Mexico shows clear signs of recovery: president

08:21, March 23, 2010      

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Mexico has settled into a pattern of growth that is attracting both tourism and investment to the nation, Mexico's President Felipe Calderon told the Inter American Development Bank (IADB) conference on Monday.

"There are clear signs of economic recovery. A year ago, the most optimistic forecast for 2010 growth was for 1.2 percent. Now most of them are around 4 percent and some have even reached five percent," he said from resort city Cancun on Mexico's Caribbean coast. "Despite the depth of the financial crisis, Mexico's banks did not need a single cent from the government," he added.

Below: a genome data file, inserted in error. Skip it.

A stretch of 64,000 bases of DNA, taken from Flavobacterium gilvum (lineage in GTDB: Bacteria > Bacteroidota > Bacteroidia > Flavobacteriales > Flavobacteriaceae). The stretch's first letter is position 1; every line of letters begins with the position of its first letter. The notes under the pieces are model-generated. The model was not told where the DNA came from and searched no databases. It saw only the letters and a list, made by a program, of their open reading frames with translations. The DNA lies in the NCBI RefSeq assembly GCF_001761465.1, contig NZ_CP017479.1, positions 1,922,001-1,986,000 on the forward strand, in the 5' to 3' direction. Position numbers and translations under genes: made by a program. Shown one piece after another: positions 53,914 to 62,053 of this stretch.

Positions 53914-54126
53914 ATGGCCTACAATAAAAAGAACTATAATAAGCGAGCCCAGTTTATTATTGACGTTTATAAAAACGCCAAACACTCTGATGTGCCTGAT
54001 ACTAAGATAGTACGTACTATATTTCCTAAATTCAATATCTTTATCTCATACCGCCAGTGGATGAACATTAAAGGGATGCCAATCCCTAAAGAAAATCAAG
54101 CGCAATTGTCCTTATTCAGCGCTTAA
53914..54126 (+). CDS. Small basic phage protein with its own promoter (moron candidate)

Mexico suffered a severe economic contraction in 2009, with the economy declining by 10.3 percent at its worst point during the second quarter when the country was also the epicenter of the A( H1N1) flu outbreak. The disease also frightened away tourists, who sustain the economy in cities resorts like Cancun.

"Last weekend hotel occupation rates were 85 percent, a big difference to the 20 percent seen the days after the influenza outbreak," said the president during his inaugural address to the conference.

He also said that Mexican international reserves were at record levels of 95 billion U.S. dollars and that inflation remained comparatively low at 3.7 percent, an achievement for the nation's central bank given that the Mexican peso lost a quarter of its value during 2009.

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